We all want to do good.

There’s been a surge of social startups / organizations / causes / actions. The altruistic nature of people is gradually populating, and it [doing good] can sometimes be a daunting task. There are a million guides to begin, and to a certain extent, we all know how to make things work. We gather as much information we can, we throw our ideas up in the air, and we converse as much as possible to get more feedback.

Ultimately, we inherently desire to give back as much as we have gained.

During the past few years, I have been fortunate to be a part of a few projects that run along those lines. There has been a rising enthusiasm of the young, old and the in-between, interested in creating more good, which is wonderfully heartwarming. Thus, I’d like to share my experience on how to be good at doing good.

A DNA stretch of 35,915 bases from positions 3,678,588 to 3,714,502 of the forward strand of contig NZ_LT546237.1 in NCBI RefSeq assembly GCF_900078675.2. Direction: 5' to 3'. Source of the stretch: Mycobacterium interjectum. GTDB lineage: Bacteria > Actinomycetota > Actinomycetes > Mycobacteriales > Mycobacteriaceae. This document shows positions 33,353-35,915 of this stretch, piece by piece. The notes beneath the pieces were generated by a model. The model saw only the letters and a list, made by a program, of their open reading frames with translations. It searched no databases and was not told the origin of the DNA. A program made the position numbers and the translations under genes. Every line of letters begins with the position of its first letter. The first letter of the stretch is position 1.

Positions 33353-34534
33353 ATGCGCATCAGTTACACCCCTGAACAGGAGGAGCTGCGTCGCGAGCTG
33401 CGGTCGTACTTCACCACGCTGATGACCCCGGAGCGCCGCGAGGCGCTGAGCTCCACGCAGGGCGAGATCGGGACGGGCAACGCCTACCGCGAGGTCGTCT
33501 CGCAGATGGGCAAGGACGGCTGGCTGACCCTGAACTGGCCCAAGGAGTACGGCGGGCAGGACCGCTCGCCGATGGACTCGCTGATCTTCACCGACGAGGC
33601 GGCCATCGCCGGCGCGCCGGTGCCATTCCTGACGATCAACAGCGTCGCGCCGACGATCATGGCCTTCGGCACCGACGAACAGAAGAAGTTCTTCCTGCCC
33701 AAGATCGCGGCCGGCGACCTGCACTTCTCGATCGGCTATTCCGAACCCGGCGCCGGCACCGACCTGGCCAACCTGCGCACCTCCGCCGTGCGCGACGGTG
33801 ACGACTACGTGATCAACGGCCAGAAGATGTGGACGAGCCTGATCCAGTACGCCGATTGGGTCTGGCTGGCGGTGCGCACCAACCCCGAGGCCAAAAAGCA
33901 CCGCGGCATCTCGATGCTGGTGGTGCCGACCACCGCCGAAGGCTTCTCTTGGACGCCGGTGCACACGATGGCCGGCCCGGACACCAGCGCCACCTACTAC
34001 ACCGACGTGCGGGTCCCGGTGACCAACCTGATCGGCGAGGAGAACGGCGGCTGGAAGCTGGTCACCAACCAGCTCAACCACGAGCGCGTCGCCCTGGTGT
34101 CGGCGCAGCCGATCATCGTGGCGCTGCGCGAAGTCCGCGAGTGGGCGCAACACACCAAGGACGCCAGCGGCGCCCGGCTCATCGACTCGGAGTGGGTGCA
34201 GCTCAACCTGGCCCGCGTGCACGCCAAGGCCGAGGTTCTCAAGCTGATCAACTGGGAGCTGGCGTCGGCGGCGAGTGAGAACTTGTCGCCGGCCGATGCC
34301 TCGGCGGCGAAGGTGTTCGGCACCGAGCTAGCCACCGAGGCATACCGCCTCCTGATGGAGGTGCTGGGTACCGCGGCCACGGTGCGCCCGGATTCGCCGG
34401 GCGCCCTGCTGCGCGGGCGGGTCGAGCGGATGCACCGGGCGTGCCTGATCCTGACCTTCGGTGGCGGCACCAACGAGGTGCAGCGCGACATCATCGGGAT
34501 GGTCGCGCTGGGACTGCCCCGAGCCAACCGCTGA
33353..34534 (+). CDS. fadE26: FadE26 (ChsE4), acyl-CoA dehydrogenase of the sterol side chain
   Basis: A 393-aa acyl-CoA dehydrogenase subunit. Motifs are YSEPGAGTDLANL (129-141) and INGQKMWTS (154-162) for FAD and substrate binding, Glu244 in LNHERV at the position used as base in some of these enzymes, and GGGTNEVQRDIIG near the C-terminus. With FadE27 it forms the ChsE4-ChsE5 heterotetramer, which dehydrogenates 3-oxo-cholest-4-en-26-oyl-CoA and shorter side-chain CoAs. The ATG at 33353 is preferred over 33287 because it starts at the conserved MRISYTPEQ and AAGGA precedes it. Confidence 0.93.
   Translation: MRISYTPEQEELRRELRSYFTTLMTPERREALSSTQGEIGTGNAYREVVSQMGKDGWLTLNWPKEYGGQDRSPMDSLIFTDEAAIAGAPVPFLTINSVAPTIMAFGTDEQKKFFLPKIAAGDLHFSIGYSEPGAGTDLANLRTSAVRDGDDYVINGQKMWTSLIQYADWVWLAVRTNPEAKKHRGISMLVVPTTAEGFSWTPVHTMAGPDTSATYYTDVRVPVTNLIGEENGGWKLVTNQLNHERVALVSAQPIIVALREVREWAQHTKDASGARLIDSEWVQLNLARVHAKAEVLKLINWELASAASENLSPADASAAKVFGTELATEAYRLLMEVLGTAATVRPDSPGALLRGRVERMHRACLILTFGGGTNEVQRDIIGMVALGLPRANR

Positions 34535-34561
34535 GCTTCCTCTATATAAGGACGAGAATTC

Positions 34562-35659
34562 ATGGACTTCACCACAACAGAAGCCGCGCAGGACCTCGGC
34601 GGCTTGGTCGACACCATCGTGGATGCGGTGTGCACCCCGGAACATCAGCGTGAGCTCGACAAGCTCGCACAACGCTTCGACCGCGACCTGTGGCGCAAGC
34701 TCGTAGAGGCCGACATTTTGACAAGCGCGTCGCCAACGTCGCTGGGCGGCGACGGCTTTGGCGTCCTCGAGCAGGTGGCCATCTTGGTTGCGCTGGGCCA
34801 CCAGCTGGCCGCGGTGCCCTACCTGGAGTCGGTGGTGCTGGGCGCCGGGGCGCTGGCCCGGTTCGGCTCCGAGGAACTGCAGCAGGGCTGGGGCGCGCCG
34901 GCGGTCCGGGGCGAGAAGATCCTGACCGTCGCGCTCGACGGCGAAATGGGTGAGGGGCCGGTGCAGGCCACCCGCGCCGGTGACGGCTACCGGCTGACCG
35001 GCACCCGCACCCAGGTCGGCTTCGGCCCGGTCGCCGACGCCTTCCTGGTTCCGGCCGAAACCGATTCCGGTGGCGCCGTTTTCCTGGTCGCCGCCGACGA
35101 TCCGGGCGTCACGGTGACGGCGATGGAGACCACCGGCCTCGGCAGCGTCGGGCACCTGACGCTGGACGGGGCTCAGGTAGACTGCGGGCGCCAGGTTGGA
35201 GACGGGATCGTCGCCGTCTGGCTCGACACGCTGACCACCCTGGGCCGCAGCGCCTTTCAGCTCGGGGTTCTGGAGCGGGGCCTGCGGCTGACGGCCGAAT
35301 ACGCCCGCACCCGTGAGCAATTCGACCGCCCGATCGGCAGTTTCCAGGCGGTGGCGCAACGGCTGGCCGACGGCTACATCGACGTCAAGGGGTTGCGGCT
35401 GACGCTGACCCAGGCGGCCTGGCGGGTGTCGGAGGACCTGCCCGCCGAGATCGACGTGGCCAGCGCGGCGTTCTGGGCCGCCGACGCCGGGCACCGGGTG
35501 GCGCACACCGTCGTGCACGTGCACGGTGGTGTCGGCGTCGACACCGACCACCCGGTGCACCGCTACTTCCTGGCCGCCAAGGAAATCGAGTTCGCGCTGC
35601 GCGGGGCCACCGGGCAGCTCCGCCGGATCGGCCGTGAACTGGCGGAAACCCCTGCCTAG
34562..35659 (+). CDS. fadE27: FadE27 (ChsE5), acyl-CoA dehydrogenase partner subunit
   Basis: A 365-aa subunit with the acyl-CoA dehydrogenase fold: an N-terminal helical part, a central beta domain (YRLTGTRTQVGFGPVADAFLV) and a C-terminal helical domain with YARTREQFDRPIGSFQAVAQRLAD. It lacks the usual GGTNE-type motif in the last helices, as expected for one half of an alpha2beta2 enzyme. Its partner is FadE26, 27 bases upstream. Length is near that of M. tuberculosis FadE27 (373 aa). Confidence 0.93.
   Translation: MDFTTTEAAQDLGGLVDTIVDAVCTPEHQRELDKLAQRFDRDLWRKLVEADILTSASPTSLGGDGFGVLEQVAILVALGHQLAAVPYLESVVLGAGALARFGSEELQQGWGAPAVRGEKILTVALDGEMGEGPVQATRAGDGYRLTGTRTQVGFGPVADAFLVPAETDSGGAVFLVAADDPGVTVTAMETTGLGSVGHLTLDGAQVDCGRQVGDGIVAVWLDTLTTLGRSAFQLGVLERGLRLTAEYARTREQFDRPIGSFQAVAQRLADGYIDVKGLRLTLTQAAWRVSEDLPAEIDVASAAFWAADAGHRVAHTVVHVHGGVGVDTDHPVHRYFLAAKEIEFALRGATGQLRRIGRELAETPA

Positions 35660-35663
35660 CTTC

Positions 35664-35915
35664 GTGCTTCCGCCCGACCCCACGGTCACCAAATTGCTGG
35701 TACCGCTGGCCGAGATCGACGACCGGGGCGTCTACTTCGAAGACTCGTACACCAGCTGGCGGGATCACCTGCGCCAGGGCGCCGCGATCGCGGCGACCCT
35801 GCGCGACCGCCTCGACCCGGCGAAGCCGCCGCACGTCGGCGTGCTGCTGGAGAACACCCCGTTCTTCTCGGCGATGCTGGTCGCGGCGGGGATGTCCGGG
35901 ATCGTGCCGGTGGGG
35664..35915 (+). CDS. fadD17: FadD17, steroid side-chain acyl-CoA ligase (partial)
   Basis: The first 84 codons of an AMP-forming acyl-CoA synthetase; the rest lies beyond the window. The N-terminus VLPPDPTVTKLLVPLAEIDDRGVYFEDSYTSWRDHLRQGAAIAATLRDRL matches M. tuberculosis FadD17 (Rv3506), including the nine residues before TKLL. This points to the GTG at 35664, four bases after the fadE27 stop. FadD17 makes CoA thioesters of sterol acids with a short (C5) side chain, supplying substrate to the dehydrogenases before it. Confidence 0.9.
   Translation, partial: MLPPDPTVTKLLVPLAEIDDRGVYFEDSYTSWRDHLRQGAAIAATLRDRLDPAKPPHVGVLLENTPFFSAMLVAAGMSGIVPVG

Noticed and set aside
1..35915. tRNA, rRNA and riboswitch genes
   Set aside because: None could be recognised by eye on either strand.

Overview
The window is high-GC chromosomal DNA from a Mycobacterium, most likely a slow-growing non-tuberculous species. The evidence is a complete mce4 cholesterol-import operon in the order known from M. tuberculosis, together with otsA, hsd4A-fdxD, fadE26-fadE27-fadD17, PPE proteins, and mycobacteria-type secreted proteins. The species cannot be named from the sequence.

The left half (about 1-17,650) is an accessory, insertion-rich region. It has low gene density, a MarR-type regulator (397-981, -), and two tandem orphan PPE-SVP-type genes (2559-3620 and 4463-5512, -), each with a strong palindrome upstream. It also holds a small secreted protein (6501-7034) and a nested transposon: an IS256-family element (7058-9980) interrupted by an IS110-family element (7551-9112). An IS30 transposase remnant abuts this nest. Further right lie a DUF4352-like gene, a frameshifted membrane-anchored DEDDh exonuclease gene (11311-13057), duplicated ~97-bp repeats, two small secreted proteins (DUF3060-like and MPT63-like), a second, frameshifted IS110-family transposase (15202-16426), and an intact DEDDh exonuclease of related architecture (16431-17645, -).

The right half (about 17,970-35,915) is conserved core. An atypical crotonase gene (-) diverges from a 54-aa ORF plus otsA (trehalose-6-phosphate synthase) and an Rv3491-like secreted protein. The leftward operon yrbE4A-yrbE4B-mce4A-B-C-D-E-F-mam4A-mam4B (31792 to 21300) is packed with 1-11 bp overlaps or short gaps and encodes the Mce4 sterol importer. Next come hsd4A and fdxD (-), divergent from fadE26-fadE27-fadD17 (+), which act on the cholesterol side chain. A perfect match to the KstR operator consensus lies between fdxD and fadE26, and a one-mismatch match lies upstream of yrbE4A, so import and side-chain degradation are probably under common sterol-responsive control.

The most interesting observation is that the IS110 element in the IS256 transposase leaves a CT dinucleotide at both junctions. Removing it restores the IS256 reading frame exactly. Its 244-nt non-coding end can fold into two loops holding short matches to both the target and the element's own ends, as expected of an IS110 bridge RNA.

The People

Instead of using the term stakeholders, I shall define them as communities. And there are five communities I would like to consider.

  1. The community you are working with.
  2. The team working with you.
  3. The ones supporting you.
  4. The users you engage with.
  5. The community/communities that you are not directly in contact with.

We all understand our direct community. They are the group that we are seeking to provide assistance. We all know we have to build our prominent sponsor group so the financial step up can help you continue to do good. We’re all aware that we need to provide the best working environment for ourselves and our team, to keep us going. And, we know that we want to be the best storytellers so that users can understand and be supportive as well.